Trinity College is committed to setting an example of responsible environmental stewardship by reducing the amount of waste produced through composting efforts, promoting a culture of reuse, and recycling.


Need a slightly used microwave or refrigerator? How about some posters to dress up the bare walls in your residence-hall room? Or a mirror so that you can make sure your socks match before heading out the door? You can find those items and more – much, much more – at The Coop, Trinity’s on-campus, student organized and operated thrift store located under the Jackson residence, across from the LSC quad.

If you would like donate gently used items please e-mail [email protected]

Do you have office supplies that you no longer need but don’t want to throw away?  Do you have office supply needs but would rather reserve funds for other priorities? If so, you are in luck!  The Office of Community Service and Civic Engagement and the Sustainability Office created the Bantam Office Supplies Swap just for you. office supplies swap table

The Bantam Office Supplies Swap, located in the basement of Mather in the area between the Bookstore and the Office of Community Service and Civic Engagement, is a place for members of the Trinity community to donate or take gently used or new office supplies.

The Bantam Book Swap is located by the elevator in the basement of Mather. Both locations run on the same principle, that people donate as well as take items of interest.

The Bantam Office Supplies Swap and Book Swap will be open throughout the year, as long as there is interest and inventory.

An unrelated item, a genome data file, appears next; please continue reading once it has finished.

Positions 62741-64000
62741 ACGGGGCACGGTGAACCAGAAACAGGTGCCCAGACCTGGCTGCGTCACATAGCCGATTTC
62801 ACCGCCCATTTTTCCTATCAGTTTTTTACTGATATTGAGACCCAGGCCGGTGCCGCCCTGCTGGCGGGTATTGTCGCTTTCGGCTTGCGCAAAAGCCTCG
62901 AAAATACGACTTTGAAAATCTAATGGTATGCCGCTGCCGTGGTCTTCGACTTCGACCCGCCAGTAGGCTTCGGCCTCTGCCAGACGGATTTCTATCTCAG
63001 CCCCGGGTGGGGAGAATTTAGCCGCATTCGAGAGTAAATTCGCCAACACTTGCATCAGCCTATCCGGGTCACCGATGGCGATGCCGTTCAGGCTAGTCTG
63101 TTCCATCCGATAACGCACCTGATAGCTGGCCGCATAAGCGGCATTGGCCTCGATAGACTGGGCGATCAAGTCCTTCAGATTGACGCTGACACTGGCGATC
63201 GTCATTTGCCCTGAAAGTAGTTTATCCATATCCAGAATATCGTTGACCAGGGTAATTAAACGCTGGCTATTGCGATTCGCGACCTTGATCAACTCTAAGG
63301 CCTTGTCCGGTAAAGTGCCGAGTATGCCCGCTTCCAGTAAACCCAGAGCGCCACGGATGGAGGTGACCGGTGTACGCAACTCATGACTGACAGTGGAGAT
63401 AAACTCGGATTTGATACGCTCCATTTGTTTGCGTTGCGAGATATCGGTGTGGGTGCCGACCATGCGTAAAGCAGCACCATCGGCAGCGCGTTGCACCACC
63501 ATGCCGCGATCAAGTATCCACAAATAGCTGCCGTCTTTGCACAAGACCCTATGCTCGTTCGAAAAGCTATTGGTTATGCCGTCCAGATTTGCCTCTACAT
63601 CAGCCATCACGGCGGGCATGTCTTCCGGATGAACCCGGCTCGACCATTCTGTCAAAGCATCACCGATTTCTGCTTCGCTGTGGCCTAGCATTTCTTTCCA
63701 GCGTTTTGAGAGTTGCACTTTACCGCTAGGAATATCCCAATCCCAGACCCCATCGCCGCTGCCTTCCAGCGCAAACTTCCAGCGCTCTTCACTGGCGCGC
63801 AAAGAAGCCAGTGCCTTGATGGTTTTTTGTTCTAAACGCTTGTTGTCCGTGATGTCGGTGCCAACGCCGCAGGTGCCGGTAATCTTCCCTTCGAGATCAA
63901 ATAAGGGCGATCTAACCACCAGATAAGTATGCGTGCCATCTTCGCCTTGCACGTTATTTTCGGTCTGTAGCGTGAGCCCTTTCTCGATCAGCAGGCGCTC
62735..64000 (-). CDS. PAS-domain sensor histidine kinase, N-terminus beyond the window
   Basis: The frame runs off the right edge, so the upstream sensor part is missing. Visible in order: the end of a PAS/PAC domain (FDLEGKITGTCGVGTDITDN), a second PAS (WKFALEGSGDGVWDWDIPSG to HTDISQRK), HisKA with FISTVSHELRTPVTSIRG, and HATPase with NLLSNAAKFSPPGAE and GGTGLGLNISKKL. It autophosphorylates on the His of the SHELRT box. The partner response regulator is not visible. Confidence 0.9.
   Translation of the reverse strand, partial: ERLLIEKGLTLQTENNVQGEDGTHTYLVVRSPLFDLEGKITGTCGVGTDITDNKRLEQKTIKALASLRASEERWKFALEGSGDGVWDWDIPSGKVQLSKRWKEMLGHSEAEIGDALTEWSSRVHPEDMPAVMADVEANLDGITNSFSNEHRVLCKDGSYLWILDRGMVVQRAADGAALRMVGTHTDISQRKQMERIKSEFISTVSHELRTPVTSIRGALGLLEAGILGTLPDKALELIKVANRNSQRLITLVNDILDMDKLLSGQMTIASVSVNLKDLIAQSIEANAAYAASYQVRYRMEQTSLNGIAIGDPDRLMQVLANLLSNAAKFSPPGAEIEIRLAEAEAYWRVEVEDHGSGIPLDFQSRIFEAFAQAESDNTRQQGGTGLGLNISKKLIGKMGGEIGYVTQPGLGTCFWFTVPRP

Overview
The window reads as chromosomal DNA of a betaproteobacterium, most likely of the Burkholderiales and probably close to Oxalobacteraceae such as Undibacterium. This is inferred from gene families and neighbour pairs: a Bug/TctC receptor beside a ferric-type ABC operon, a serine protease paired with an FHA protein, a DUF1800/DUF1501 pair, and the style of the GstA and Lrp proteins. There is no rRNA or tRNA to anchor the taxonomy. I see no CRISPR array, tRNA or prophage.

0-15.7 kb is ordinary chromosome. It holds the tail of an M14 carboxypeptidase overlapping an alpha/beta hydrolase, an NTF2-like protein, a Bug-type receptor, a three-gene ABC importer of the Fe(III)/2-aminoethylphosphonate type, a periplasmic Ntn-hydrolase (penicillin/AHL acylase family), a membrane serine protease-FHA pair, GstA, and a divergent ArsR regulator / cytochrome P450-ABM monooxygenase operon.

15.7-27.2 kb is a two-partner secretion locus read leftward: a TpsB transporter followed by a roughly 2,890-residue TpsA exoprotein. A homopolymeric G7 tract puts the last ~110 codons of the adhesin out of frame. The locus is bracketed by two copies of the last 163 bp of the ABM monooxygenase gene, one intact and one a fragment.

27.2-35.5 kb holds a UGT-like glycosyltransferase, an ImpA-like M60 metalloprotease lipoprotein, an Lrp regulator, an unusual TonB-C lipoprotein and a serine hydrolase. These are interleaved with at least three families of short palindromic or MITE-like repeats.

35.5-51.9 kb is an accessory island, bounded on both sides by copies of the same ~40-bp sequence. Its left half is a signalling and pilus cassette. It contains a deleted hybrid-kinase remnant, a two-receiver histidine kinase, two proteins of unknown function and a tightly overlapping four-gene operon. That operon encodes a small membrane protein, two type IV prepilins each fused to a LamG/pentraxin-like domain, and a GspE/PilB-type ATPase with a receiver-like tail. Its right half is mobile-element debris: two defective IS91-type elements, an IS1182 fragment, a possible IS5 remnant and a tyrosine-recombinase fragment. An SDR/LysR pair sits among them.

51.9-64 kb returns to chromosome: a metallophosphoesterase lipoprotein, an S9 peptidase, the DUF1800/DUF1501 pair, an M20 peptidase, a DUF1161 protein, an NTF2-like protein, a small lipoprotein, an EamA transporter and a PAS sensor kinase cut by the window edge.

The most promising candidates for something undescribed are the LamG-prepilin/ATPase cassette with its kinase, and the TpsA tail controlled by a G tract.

Donations can be delivered directly or sent via campus mail to the Office of Community Service and Civic Engagement (Mather basement, next to the bookstore).

Please come by to donate, take what you need, while helping the Trinity community reduce waste.  Thank you in advance for your participation. If you have any questions, feel free to contact Joe Barber ([email protected]) or Hayley Berliner ([email protected]).

Trinity’s new Freecycle listserv is intended to connect the Trinity community with others looking to exchange both personal and business-related items for FREE. This can include furniture, office supplies, clothing, electronics, books, and more.

Get added to the listserv here.

The Underground Coffee Shop and Peter B’s Espresso both offer discounts to customers who bring their own reusable mugs. If you don’t have your own mug when visiting either coffee shop but have the time to sit and enjoy your drink, ask the barista to serve your drink in one of their ceramic mugs. stack of mugs

a student with mason jars and reusable straws

You are also encouraged to bring your own mug to the smoothie station in Mather Dining Hall.

Reduce bottled water purchases by carrying your own refillable water bottle.


Trinity College participates in single stream recycling. This type of recycling allows for all recyclable materials to be collected in one bin. Please make sure all recyclable materials are CLEAN and DRY before placing them in the bin.

list of what is recyclable in Connecticut

Please note that:

  • Shredded paper is NOT recyclable through single stream recycling
  • Paper cups are NOT recyclable
  • Styrofoam is NOT recyclable
  • Straws are NOT recyclable
  • Oily pizza boxes are NOT recyclable